The wedding was held in York, the ye olde one in England, not to be confused with the new one in the USA. For those of us who are geographically challenged, York is in the north of England, equidistant from London (south) and Edinburgh (north) in Scotland.
We got to York around noon time after a 2 hour train journey from King's Cross station in London. The most famous thing in York is The Minster (York Minster). We dropped our stuff off at the hotel and went to find The Minster. That was easy, because it's freaking huge.
(For all you stalkers out there, the tiny man in the lower right corner is The Boyfriend.)
Here, The Boyfriend is pointing out where The Minster is exactly on a tiny relief of the City of York.
We were going to go try to walk to the top of the tower through the inside of the church but it was going to cost more pounds than we wanted to spend so instead we did some more walking around.
The city of york is SUPER old. So old that the main part of the city is enclosed by a wall around the circumference. You can enter the main part of the city through arches that sport really cool medieval towers like this.
Before the dinner there was a little meeting where jobs for the next day's plethora of events were handed out to the groomsmen. Also, the bride and groom gave gifts to the groomsmen and the bridesmaids as a token of their appreciation of their help.
The wedding favors for the guests (and place cards) were handmade paper roses that had individual names written tags that were tied around the stems. All of them happened to be set out on the table in the room where the meeting was being held. They were so great! The next day, they ended up being place one by one on each place setting on the tables in the reception. I was really impressed with the high level of craftiness. The groom told tales of woe about making them, and how much paste got on their fingers and how each rose took at least 30 minutes to an hour.
I'm excited that I was able to transport our two roses over from UK safely. (Wrapped in my knitting!) They are now sticking out of my pens on my desk at home. We got a dusty rose one and a silver one.
After the dinner we obviously went out to a pub (alcoholism is just a standard state of existence for Brits) and met up with all the other guests who had been trickling into town all day. Since our rooms had been booked as a group, the entire group left the pub and went back to the hotel together. Our hotel was practically someone's house. It was a really cute little place with an AWESOME full English Breakfast served every morning.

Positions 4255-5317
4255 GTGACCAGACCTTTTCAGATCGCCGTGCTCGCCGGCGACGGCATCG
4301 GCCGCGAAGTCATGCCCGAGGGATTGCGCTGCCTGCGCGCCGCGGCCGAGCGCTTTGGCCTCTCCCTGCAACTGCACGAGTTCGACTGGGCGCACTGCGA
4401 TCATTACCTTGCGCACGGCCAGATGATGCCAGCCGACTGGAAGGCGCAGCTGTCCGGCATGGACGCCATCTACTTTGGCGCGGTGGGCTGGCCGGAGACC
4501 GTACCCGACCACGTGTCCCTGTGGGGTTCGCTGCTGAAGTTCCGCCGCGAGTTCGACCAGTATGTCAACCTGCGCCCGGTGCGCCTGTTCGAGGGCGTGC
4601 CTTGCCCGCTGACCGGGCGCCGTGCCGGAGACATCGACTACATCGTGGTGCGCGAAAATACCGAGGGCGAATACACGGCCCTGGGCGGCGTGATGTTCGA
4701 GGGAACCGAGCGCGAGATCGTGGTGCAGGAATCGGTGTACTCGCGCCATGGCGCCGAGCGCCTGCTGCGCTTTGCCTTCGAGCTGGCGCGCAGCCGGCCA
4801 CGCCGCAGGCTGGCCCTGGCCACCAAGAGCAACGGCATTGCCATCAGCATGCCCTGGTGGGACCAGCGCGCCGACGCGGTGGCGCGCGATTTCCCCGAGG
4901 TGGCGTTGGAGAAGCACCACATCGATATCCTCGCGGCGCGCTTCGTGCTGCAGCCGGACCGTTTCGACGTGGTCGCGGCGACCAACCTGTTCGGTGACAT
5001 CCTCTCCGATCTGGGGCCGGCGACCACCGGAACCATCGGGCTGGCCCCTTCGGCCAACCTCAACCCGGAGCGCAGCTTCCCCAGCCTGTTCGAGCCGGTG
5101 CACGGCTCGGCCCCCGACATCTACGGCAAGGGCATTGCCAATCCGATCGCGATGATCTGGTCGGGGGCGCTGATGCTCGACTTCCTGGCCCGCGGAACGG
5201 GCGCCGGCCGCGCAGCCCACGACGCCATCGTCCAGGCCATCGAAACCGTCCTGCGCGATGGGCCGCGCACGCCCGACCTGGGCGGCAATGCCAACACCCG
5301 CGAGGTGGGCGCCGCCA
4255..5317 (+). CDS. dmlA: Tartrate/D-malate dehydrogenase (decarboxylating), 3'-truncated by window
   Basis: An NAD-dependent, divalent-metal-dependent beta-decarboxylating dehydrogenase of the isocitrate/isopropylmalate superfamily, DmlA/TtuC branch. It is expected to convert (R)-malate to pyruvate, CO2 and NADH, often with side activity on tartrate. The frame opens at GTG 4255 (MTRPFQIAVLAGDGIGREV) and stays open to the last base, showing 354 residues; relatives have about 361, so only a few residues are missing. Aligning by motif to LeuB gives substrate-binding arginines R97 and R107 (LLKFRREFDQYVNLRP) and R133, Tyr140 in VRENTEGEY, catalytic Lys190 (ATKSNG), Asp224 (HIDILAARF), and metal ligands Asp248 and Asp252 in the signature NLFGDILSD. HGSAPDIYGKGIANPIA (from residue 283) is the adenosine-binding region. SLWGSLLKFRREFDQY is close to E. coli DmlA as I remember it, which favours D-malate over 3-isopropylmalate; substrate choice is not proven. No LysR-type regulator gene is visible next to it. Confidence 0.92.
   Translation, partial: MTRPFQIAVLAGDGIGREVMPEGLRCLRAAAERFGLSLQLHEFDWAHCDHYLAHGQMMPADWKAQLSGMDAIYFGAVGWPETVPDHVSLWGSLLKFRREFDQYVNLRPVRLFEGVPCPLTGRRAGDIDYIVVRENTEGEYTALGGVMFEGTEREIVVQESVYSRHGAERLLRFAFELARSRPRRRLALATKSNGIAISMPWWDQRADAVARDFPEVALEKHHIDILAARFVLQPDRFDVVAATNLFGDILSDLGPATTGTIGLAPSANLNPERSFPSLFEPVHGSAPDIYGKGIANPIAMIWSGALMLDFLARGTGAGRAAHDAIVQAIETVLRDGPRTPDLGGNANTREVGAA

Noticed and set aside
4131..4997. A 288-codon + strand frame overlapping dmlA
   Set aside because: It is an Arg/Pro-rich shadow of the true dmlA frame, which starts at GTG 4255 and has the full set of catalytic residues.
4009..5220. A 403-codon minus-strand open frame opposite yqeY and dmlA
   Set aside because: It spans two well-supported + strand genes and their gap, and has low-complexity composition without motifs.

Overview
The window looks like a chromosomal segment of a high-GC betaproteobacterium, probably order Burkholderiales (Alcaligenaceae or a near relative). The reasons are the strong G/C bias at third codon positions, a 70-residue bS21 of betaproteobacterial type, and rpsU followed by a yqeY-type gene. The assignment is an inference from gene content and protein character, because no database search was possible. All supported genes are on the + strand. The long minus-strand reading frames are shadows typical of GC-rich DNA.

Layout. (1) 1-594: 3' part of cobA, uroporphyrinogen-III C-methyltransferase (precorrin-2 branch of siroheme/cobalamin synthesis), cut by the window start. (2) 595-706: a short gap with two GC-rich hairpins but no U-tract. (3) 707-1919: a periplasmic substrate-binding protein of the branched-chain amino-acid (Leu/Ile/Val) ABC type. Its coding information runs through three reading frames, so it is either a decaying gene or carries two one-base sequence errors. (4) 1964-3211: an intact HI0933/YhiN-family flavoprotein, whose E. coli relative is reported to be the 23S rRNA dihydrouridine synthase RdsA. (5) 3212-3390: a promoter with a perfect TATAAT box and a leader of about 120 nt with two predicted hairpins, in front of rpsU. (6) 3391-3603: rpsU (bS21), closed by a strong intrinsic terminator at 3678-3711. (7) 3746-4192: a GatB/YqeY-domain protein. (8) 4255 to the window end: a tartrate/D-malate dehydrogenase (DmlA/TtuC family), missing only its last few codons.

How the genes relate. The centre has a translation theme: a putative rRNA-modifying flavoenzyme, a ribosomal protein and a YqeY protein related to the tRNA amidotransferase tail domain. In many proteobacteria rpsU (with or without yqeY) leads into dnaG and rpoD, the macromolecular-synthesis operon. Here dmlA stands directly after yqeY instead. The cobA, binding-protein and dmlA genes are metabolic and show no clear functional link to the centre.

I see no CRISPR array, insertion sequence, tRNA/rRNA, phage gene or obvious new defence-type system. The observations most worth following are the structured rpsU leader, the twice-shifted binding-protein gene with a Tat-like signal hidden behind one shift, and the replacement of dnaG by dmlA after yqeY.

The next day was the wedding. The ceremony was at this quaint and TINY local chapel where I think the priest knew the bride's family really well. The best part about the ceremony? IT WAS SHORT. Amen for that. (Less awkward feelings from me listening to all the religious stuff.) And then everyone walked to the bride's family's house for everything else. So nice to have everything so local and homegrown.
Did you know that sometimes the reception is called the "wedding breakfast" in the UK? They so crazy.
Apparently the mother of the groom made the cake. Impressive baking skillz! It was so beautiful.
During the cocktail hour we hunted for chocolate eggs that they had hidden all over their amazing garden. I found a lot. Because I love finding things. It must be that researcher in me. Just can't help myself whether it be a hunt for Lindt chocolate eggs or the cure for vascular diseases.
The food was pretty good, but the company was better. My boyfriend's childhood friends are a really great bunch. I had a great time, even though I didn't get to sit with my boyfriend (he sat at the head table). He made it through his Best Man Speech (which he had been fretting about for literally, MONTHS). Everyone loved it and made a point to walk up to him to compliment him on it, so I think he felt really good about the whole thing. The evening was made complete with an amazing dancing session DJed by one of my boyfriend's really good friends. How nice not to have an obnoxious hired DJ at a wedding! It was so refreshing.
Dancing ended at 11pm where when we all went outside and experienced the insanity that is the bride's father's pyrotechnics. There were huge fireworks, a big burning salute to the couple that was this structure of their two names (made out of paper, maybe?) that they SET ON FIRE. Then everyone got sparklers and of course people broke out the cigars.
(Note to stalkers, not my BF, but cool picture, right?)